Jonathon van Maren writes:
But the phenomenon of public nudity is also more than just incoherent protest—it is a way of forcing people to accept any and all manifestations of the Sexual Revolution. As I noted some time ago: The public is now regularly subjected to crude and wildly exhibitionist “Gay Pride Parades” and “Slut Walks.” These are not considered to be optional festivals hosted by tiny minority groups. No, politicians who refuse to attend are labelled as heretics by the high priests of the New Moral Order, which is of course not an order at all, but a proud lack thereof.
Liberal activists don’t want the State to be outside the bedroom anymore, they want the State in the bedroom—loudly applauding the acts they see taking place, refraining from any judgment but one of approval, and paying for pills and bits of rubber to ensure that such acts do not go awry and result in reproduction or infection.
The design was conceived by Canada’s own HollywoodLoser.com.
(And can be purchased here — FREE shipping to anywhere in the US and Canada, btw…)
Thanks, though, to Ed Driscoll, for giving that ingenious graphic a shout-out, in the wake of the “KENT STATE” bloody sweatshirt controversy.
And yeah, Iowahawk won the internets again yesterday.
To rail against the unfairness of it all, to labor in vain to overturn “society’s standards of beauty,” is to take gravity to court, boycott DNA, or “raise awareness” among salmon regarding the numerous hazards of swimming upstream. Of course, this hasn’t prevented any number of modern women from doing so.
Now, when I was a punk, I wasn’t “challenging” the “corporate patriarchy” while secretly hoping to attract boys regardless; I was trying to look even uglier than I already was and be left alone. I liked feeling free and fierce—for a time. But it’s an exhausting way to live, and, yes, unnatural.
For most women—the ones born “in debt”—it takes far more effort to try to look beautiful, but it’s also a more natural pursuit, which ameliorates the “exhausting” part. So while the ship-of-Theseus results were literally plastic and ultimately grotesque, Joan Rivers’ pursuit of beauty was, in fact, perfectly natural, normal, and sane—a sound female mind’s attempt to escape from an unsatisfactory body and unfair fate. In that, Rivers faintly resembles another tireless, pioneering Jewish entertainer—Houdini—right down to the dumb, ignoble death.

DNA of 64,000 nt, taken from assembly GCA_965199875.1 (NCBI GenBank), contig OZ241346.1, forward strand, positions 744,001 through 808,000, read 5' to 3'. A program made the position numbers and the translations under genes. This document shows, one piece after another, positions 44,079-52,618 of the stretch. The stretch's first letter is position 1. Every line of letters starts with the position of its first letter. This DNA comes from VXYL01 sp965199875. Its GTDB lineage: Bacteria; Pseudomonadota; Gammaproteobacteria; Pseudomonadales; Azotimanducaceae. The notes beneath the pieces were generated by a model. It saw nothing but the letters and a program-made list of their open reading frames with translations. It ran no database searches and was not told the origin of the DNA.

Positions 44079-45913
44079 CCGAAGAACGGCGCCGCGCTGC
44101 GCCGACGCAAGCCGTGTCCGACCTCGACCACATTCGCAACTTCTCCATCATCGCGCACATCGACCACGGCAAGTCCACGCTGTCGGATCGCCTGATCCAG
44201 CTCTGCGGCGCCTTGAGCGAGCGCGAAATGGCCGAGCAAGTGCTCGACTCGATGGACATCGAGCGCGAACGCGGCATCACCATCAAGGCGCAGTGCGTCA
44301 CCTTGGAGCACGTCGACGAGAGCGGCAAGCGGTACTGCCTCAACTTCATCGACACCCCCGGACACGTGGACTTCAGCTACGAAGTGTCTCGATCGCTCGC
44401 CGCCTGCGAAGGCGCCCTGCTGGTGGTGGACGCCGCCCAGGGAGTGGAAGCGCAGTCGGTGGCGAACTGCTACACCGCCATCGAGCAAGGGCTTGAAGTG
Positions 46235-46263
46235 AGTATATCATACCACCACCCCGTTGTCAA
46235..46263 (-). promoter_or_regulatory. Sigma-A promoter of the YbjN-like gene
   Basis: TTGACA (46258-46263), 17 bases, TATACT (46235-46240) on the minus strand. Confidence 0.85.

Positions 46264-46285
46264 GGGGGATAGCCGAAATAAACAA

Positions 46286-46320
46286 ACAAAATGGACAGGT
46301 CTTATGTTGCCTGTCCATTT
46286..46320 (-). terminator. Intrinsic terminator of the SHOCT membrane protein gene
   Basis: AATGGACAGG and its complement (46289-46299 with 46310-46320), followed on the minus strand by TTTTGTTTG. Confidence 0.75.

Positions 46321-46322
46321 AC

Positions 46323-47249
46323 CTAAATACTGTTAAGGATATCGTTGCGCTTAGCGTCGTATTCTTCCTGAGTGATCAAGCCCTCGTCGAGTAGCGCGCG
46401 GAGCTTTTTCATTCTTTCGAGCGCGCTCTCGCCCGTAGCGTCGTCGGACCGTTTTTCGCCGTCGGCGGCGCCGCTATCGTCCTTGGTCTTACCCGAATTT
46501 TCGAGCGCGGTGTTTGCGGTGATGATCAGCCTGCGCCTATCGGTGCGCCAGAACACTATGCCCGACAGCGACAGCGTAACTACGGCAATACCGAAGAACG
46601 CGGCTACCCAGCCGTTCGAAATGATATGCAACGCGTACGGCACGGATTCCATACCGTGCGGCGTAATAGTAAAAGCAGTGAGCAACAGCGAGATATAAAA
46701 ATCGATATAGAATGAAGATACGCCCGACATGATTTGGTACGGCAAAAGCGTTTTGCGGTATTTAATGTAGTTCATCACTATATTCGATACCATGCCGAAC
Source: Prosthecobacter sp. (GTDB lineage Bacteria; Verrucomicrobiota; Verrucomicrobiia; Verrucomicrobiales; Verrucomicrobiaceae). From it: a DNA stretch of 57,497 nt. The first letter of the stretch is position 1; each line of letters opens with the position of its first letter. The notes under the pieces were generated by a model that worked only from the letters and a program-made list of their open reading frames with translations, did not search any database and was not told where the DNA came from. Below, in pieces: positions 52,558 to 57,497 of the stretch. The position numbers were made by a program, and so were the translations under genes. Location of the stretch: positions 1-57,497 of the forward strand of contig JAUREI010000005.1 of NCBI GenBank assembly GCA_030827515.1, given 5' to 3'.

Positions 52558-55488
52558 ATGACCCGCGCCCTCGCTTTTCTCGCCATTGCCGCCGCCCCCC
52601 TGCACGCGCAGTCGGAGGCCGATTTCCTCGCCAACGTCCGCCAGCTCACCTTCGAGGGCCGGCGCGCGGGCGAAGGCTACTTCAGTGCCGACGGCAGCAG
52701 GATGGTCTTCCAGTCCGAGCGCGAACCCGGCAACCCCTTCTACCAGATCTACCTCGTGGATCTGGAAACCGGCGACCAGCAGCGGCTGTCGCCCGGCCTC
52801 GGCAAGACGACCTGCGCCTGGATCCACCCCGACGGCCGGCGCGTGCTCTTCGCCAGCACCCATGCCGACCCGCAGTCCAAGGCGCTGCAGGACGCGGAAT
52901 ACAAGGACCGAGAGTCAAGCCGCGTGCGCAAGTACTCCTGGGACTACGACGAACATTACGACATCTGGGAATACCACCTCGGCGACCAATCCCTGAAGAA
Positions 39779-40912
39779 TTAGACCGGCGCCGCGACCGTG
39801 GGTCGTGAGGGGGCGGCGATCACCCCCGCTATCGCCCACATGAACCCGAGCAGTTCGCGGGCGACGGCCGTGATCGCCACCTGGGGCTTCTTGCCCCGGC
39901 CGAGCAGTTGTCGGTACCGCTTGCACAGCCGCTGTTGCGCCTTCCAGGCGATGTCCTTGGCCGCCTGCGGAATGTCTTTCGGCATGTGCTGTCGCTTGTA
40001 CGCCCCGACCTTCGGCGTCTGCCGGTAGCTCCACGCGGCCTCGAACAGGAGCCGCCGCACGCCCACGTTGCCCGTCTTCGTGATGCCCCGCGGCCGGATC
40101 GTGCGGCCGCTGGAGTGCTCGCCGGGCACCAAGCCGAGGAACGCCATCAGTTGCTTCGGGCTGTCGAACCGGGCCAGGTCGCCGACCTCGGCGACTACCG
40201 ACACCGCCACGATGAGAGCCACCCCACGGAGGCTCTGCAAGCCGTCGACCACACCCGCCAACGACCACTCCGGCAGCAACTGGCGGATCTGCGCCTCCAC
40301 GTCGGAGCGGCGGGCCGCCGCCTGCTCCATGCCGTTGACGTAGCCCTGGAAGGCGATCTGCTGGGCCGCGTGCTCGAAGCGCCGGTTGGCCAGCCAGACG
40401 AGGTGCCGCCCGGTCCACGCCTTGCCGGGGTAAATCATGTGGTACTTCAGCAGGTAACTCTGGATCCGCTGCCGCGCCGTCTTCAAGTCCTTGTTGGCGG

(The compulsive urge to describe sex-work enterprises as “classy” has always amused me, and is in full evidence here.)
Jim Goad writes:
Surveying all the available evidence—at least as it’s framed through a Google search of the past week’s American media—a discerning Martian would reach two sobering and inescapable conclusions:
1) Being white sucks because white people suck.
2) Being black sucks because white people suck.
Just a reminder that in 1888, modern Israel didn’t exist.
Nathan Abrams at Haaretz notes that Victorians would have been primed to accept a Jewish suspect.
Antisemitism wasn’t just a religious trope — it was a literary one as well.
Sinister Jewish stereotypes populated the era’s popular fiction, from Dickens’ Fagin and du Maurier’s Svengali to Sherlock Holmes’ arch-enemy, Moriarty.
“Bram Stoker’s ‘Dracula,’” Abrams writes, “would have been understood by contemporary audiences as Jewish, whether explicitly revealed or otherwise. As an immortal yearning for the life force of the virtuous Christian women under his spell, he embodied the Christian blood libel.”
As well, it “was widely thought that no Englishman could be responsible for such brutal and barbaric crimes.”
Furthermore, some cryptic graffiti discovered near one of the crime scenes has been held up as evidence of some kind of Jewish connection to the Ripper murders.
However, as one “Ripperologist” notes at the exhaustive Casebook.org site, “Since the second word of the 12 word phrase has had at least seven different interpretations, the sentence has been rendered entirely too obtuse to make sense of it” at this late date.
Mark Steyn on the death of Bob Crewe: